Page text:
One good example would be Peninsula College which ran their Jom! Bekerja Sambil Belajar (JBSB) Programme. The college partnered up with PKT Logistics Group so that students of Peninsula College could obtain hands-on, practical experience while earning a small income at the same time.
Most students take on internships after completing their courses or programmes and this is so that they have ample time to focus on their studies and pass their exams. However, some students chance upon internships that are too hard to pass up on.
Becoming an intern can run side by side with your studying provided the student is focused and remain steadfast in completing his or her projects and assignments. If you are studying law and interning at a law firm, some of your colleagues could even give you insights and pointers on how to excel in your projects and assignments. Experience, after all, they say, is the best teacher.
You can read more about how to land a good internship in Malaysia right here.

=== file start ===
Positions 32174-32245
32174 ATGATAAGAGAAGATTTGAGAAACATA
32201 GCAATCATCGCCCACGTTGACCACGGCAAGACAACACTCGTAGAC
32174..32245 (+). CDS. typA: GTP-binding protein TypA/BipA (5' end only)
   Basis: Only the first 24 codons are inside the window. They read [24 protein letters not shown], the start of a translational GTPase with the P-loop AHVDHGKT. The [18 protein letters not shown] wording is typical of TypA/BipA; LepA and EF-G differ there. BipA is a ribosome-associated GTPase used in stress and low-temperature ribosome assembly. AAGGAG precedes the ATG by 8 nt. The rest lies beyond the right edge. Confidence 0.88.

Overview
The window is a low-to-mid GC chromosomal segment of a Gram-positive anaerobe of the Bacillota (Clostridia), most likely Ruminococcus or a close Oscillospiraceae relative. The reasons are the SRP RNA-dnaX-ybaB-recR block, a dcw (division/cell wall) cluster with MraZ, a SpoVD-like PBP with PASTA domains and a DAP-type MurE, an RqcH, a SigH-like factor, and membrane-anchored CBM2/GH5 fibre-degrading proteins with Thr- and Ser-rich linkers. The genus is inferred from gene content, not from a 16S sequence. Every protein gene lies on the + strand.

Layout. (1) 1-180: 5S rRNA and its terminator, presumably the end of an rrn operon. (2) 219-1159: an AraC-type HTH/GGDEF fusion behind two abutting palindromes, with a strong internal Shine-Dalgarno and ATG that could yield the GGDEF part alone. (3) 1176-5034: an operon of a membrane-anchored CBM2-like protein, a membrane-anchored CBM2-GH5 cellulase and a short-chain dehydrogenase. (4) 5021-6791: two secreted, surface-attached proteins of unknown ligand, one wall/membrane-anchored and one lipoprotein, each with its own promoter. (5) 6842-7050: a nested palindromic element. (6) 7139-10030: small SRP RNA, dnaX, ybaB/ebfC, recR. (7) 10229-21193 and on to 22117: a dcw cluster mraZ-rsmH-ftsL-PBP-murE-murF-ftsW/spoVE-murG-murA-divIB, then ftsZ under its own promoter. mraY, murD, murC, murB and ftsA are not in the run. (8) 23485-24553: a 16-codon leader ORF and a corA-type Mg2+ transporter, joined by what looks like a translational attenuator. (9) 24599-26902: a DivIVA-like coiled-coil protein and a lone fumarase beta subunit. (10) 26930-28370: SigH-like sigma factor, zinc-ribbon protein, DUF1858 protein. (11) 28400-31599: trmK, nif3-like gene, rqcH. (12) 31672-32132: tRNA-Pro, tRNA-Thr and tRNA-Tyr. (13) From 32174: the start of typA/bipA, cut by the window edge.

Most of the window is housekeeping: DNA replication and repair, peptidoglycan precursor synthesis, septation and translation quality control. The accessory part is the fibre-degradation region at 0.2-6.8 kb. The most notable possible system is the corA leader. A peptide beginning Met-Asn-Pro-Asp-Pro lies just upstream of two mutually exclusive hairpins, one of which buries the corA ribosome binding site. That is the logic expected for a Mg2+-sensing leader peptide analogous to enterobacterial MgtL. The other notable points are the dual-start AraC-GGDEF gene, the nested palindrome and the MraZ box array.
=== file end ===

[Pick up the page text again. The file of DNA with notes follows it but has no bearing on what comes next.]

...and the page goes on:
Freelance your way to a small income
As with internships, freelancing is another way to gain industry experience while studying in Malaysia and it comes with the same line of caution: stay focused.
Many companies are on the lookout for talents who can provide help to their establishments and freelancers are often more affordable than hiring full-time staff. You can take on freelance data entry jobs, content writing, tutoring and teaching, waitressing, dog-sitting, become a fitness instructor, or help out with the admin work in an office.
We’d like to, however, caution foreign students about taking on unofficial employment while studying because it may result in your student visa being revoked. The Director of Immigration of Malaysia has the right to approve or reject any foreign student’s application to work in the country so, tread carefully and consult with your student body or college/university advisors.